### Mean Free Path Spectroscopy

Figure 1. Transition from diffusive
to ballistic heat transfer.

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**Figure 2. Example measurement from MFP spectroscopy: thermal conductivity accumulation
distribution
measurements and calculations
versus MFP for silicon ^{1}. **

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**Figure 3. Example reconstructed MFP distribution
obtained numerically ^{3}.**

Knowledge of phonon mean free paths (MFPs) is essential to understanding and engineering size effects in nanoscale heat transfer. Because they largely determine the thermal conductivity of materials and the figure of merit in thermoelectric devices, means of measuring this quantity is especially important for scientific and practical purposes.

Our lab has developed the first experimental method, mean free path spectroscopy, that is able to measure MFPs over a wide range of
length scales and materials^{1}. The technique uses
observations of quasi-ballistic heat transfer, in which thermal
lengths are comparable to MFPs, to determine how much different
phonons contribute to the thermal conductivity as a function of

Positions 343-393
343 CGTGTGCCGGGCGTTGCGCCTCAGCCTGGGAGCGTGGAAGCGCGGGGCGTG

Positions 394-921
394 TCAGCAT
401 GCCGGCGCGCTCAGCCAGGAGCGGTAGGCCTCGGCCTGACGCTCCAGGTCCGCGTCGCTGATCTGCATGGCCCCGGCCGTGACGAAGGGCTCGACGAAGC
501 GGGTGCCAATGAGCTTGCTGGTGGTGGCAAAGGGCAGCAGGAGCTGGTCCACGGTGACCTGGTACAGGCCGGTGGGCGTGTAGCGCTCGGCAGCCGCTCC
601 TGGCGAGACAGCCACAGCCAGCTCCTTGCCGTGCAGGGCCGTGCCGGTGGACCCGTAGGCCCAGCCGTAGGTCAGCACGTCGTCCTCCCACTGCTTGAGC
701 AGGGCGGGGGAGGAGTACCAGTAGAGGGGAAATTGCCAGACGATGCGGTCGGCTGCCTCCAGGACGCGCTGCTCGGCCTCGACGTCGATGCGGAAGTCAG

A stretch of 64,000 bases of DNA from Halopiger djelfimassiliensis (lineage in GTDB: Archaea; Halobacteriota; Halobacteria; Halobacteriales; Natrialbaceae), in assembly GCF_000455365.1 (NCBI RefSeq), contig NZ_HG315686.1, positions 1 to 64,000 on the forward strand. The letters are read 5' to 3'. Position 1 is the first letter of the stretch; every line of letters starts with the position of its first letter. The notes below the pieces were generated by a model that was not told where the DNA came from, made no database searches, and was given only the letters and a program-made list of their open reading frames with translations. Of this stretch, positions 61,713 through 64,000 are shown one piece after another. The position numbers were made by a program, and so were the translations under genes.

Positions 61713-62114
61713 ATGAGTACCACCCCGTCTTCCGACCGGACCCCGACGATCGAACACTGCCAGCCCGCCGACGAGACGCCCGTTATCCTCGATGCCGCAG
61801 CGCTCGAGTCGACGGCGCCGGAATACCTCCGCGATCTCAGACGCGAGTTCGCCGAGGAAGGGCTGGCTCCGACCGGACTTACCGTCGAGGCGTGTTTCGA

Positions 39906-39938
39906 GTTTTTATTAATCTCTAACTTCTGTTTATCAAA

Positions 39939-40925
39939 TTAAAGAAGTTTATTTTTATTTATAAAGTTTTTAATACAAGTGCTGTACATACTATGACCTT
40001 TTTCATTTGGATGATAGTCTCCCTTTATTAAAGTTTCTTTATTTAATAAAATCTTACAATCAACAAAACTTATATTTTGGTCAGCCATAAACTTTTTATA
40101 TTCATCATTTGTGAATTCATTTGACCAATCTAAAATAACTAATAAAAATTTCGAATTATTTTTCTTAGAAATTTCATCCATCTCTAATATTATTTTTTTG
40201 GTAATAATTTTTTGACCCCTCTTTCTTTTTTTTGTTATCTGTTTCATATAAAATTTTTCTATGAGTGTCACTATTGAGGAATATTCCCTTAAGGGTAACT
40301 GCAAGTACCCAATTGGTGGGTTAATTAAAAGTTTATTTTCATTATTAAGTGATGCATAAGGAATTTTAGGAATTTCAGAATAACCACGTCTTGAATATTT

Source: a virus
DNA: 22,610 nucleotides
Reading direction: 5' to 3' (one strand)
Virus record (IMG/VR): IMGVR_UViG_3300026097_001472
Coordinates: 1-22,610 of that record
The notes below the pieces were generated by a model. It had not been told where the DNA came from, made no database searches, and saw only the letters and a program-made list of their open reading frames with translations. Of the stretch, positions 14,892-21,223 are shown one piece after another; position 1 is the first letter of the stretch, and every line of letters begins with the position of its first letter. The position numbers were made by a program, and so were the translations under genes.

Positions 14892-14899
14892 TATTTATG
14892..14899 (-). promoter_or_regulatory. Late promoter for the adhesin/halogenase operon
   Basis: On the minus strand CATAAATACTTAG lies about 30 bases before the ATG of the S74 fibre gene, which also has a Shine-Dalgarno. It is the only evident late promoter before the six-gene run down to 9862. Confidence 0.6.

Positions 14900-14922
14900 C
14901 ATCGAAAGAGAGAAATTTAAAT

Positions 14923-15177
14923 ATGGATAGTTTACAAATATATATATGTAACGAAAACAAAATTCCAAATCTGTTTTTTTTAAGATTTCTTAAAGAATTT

their MFP. Fig. 1 illustrates the transition from diffusive to
ballistic heat transfer when the size of a heater is decreased.

To implement this technique, an experiment with spatial resolution comparable to MFPs (nanometers to microns) is required. Optical techniques, which offer micron spatial resolution and sub-picosecond time resolution, are well suited for this purpose. We employ several ultrafast optical techniques, including traditional TDTR and TG techniques (see optical techniques).

The experiments yield several thermal conductivity values
that vary with the length scale used to perform the
measurements^{1}. For example, Fig. 2 shows measurements
of silicon MFPs at cryogenic temperatures (symbols) compared to
the predictions of first-principles calculations.

Until
recently, how these measurements are related to the actual MFP
distribution was unclear. However, we have showed that the MFP
distribution can be recovered by solving a common inverse
problem using experimental results as input^{2}. A suppression function that is needed for this inversion is obtained computationally by solving the Boltzmann Transport Equation (BTE) using a variety of methods such as finite differences and Monte Carlo. Recently, we have introduced a theoretical framework based on the BTE that allows the MFP accumulation distribution to be quantitatively reconstructed from thermal measurements from TG experiments^{3}. Fig. 3 shows a numerical example of the reconstruction procedure to obtain the MFP distribution. Thus by using experiment and computation, we are able to measure MFPs in semiconductors, thermoelectrics, and other technologically important materials.

**References**